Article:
US Vice President Mike Pence has cast the re-election of President Donald Trump as critical to preserving America’s safety and economic viability while cautioning Democrat Joe Biden will set the country on a path to socialism and decline.
Amid widening protests over the police shooting of Jacob Blake, a black man, in Wisconsin, Pence and other Republicans at their national convention described the November 3 contest between Mr Trump and Mr Biden as a choice between “law and order” and lawlessness.
“The hard truth is you won’t be safe in Joe Biden’s America,” Pence told the crowd seated on a lawn at historic Fort McHenry in Baltimore.
Accompanied by first lady Melania Trump, Mr Trump joined Pence on stage after the speech as the crowd chanted: “Four more years.”
Police in Kenosha, Wisconsin, shot Mr Blake, 29, multiple times in the back at close range on Sunday, reigniting protests against racism and police brutality that erupted across the US earlier in the year.
During a third night of unrest on Tuesday, three people were shot, two fatally.
The state’s lieutenant governor said the white teenager arrested on homicide charges was apparently a militia member who sought to kill innocent protesters.
Ahead of Mr Pence’s speech, Mr Trump said he would send federal law enforcement to Kenosha by agreement with the state’s governor.
“Let me be clear: the violence must stop – whether in Minneapolis, Portland or Kenosha,” said Mr Pence, who did not mention Mr Blake.
“We will have law and order on the streets of this country for every American of every race and creed and colour.”
Mr Biden said earlier he had spoken with Mr Blake’s family and, like the family, called for an end to the violence.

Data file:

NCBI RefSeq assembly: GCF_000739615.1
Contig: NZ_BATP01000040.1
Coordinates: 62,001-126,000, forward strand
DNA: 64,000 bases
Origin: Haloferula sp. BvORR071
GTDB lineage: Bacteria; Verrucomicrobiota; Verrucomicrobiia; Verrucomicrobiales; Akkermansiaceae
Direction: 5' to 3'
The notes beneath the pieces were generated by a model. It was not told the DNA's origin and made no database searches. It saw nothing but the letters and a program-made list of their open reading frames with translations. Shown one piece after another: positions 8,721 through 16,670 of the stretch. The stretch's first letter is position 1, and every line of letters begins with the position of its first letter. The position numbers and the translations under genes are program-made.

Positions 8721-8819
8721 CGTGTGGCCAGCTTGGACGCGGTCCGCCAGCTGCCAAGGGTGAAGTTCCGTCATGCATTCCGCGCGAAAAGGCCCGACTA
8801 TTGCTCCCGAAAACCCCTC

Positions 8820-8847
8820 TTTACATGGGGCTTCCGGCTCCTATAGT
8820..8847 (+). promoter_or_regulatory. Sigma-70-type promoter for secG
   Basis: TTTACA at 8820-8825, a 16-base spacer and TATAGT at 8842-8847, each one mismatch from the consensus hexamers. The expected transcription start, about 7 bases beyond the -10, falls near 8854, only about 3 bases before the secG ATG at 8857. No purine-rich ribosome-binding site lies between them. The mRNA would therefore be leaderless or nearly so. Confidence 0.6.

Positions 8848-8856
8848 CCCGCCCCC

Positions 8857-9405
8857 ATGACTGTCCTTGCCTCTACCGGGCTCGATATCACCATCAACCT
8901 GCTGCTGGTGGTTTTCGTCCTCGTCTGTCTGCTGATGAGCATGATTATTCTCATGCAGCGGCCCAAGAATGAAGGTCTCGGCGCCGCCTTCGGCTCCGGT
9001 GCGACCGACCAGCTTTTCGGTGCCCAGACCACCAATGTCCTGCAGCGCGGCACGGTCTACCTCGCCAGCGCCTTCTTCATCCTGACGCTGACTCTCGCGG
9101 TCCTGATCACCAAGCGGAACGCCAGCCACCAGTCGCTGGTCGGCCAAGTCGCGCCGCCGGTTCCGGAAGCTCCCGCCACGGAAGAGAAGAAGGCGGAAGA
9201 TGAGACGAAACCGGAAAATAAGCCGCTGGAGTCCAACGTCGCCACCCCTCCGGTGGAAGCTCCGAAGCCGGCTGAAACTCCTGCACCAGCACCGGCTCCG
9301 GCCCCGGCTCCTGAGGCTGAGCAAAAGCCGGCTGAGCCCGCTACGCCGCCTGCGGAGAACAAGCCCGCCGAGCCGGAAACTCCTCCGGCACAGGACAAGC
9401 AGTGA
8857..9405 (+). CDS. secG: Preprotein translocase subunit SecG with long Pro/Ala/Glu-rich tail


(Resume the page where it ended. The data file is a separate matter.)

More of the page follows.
“Protesting brutality is a right and absolutely necessary, but burning down communities is not protest. It’s needless violence,” Mr Biden said in a video posted by his campaign.
Mr Pence repeated the unfounded charge that Biden supports liberal activist calls to “defund” the police.
Mr Biden rejects that approach and has promised instead to invest $US300 million in grants to hire more diverse officers and train them to develop better relationships with communities.
Mr Trump has intensified his “law and order” campaign theme as polls have shown voters give him poor grades for his handling of the coronavirus pandemic, which has killed more than 179,000 Americans.
A former Indiana governor and congressman and a conservative Christian, Mr Pence has served as a key connector between Mr Trump and evangelical voters, an influential part of the Republican political base.
Mr Pence sought to reshape the narrative around the economy, casting the millions of jobs lost to the pandemic as a temporary setback.
He said the US was on track to have the world’s first safe, effective coronavirus vaccine by the end of this year.
Mr Pence accused Mr Biden of being a stalking horse for the radical left.
“Last week, Joe Biden said democracy is on the ballot, and the truth is our economic recovery is on the ballot, law and order are on the ballot,” Pence said.